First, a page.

In my last post, I began reviewing two of my favorite books from Witold Rybczynski, someone I consider one of the best authors in architecture and urban studies. The first post covered Last Harvest (2007) . Contrast that to City Life (1995), where Rybczynski theorizes:
“…the American city has been a stage for the ideas of ordinary people: the small business man on Main Street, the franchisee along the commercial strip, the family in the suburbs. It all adds up to a disparate vision of the city. Perhaps the American urban stage is best described as cinematic rather than theatrical. A jumbled back lot with cheek-by-jowl assortment of different sets for different productions….”
Excerpts from David Korten’s “Living Buildings, Living Economies, and a Living Future” from Yes! online, May 18, 2011:
“Integrating multi-purpose buildings into a larger multi-building neighborhood or district system adds opportunities to develop public green spaces, community gardens, edible landscaping, and small-scale poultry and livestock production, as well as natural wetlands and living machine water purification to continuously recycle nutrients, water, and energy.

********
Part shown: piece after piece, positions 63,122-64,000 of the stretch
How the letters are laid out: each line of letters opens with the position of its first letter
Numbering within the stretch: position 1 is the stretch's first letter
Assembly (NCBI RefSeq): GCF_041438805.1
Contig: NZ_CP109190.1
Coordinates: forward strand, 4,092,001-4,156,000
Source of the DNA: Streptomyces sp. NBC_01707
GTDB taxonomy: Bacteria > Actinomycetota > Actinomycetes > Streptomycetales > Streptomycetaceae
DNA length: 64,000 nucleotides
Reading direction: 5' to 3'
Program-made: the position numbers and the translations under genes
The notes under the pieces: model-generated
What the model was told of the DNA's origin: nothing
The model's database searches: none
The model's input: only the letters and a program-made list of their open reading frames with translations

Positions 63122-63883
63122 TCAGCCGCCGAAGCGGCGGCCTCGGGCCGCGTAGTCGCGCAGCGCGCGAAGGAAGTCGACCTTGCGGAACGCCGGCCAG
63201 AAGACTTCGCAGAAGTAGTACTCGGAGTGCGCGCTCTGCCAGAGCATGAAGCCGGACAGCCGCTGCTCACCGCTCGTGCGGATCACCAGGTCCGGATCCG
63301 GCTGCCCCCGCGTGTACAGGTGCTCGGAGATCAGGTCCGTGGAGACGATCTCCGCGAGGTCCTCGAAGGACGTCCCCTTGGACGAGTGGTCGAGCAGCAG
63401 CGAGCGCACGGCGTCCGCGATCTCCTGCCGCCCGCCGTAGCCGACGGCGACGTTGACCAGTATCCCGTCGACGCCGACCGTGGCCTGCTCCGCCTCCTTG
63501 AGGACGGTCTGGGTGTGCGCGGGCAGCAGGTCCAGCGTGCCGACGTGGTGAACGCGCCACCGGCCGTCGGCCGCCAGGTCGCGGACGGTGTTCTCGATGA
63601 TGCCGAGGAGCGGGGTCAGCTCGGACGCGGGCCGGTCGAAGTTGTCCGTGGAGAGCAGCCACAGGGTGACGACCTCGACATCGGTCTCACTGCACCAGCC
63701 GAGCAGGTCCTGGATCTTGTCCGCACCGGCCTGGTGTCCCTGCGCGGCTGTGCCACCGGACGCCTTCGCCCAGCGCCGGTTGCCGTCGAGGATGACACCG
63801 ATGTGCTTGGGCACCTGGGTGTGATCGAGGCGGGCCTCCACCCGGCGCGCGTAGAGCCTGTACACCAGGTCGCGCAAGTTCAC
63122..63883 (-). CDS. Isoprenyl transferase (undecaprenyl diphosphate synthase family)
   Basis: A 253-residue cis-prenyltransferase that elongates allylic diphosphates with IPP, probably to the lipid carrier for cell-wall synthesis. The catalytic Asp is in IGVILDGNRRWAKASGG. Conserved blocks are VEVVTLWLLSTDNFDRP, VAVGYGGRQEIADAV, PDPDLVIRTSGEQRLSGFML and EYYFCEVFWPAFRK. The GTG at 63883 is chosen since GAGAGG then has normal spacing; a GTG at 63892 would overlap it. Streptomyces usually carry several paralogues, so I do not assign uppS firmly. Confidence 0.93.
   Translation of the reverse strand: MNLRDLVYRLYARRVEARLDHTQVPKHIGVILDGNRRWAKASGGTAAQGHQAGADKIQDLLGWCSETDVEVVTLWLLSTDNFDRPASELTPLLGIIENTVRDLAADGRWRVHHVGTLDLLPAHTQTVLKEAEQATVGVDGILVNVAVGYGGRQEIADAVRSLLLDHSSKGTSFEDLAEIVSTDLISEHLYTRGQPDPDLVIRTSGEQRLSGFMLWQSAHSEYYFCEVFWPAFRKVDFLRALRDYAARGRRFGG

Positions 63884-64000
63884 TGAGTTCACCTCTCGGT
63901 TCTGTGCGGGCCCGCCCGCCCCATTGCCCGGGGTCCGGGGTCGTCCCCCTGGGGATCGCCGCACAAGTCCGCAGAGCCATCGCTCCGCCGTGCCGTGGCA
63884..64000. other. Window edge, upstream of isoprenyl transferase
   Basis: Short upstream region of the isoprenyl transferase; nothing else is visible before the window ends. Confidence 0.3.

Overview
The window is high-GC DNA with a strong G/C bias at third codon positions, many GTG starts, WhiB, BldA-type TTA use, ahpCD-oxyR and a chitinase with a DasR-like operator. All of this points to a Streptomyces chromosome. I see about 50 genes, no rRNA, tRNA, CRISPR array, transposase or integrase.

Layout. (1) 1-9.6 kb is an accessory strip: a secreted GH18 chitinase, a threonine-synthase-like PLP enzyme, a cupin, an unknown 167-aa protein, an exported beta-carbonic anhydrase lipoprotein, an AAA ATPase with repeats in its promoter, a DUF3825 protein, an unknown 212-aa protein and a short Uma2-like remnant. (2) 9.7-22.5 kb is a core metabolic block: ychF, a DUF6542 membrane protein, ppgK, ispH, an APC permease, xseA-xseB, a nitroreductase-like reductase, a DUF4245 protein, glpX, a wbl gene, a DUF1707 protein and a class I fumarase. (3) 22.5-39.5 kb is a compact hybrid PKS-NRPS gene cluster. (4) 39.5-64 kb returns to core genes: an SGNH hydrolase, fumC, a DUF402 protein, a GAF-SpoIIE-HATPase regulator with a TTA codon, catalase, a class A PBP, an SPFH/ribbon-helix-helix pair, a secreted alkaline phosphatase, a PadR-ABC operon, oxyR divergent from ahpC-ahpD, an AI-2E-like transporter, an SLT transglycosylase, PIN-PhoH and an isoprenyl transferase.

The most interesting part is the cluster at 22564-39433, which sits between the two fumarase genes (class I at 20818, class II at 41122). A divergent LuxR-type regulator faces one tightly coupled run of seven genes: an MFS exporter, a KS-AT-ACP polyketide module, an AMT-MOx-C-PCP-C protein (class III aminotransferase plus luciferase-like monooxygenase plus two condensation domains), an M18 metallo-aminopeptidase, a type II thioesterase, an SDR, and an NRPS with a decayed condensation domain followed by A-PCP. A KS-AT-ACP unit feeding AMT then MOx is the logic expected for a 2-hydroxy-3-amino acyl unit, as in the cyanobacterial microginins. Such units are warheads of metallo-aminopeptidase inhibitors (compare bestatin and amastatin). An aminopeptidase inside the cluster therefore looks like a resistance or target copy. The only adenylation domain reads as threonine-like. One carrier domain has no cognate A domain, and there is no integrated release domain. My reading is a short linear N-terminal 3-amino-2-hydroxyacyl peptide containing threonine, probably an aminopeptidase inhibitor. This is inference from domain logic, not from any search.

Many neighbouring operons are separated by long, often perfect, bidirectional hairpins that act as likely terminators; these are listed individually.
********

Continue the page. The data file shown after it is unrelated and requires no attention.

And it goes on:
Integrative projects also create opportunities to balance the utility loads of businesses, which generally have greater energy needs during the day, and residences, which have greater needs during nonbusiness hours. Bringing residences, employment, shopping, and recreation together in close proximity minimizes transportation requirements and facilitates the sharing of autos, bicycles, appliances, and tools, and community connections … Continue reading
THE THIRD PLACE
In planning, the third place is the social realm separate from home and the workplace.
It provides an inclusive forum for dialogue crucial for civic engagement and community building.